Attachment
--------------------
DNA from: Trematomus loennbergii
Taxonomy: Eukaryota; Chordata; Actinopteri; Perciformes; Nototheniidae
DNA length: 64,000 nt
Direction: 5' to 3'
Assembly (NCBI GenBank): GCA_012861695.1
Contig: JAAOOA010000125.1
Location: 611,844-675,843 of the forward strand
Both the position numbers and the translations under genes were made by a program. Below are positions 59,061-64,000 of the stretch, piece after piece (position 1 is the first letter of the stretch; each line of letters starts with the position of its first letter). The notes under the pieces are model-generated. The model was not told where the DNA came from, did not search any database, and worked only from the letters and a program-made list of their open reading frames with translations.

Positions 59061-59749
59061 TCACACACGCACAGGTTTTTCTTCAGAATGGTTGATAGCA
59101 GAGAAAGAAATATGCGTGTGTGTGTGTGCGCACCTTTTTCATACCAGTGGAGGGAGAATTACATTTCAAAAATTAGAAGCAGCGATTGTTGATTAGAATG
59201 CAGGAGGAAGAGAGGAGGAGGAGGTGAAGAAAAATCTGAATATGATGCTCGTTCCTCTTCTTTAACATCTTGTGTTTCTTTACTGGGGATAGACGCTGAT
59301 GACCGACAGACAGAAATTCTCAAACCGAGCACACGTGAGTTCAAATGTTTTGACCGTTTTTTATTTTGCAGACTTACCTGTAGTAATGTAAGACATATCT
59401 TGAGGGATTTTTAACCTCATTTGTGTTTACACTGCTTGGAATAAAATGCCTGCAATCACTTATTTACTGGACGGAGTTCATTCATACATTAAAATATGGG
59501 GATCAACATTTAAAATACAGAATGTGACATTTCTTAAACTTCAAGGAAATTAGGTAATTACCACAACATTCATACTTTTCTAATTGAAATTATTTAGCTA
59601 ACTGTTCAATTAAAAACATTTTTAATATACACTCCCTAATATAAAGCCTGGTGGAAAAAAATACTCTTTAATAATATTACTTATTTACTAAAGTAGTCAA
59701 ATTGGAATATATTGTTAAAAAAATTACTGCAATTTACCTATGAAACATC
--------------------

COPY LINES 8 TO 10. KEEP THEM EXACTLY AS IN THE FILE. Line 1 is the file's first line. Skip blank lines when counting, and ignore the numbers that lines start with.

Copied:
Both the position numbers and the translations under genes were made by a program. Below are positions 59,061-64,000 of the stretch, piece after piece (position 1 is the first letter of the stretch; each line of letters starts with the position of its first letter). The notes under the pieces are model-generated. The model was not told where the DNA came from, did not search any database, and worked only from the letters and a program-made list of their open reading frames with translations.

Positions 59061-59749
59061 TCACACACGCACAGGTTTTTCTTCAGAATGGTTGATAGCA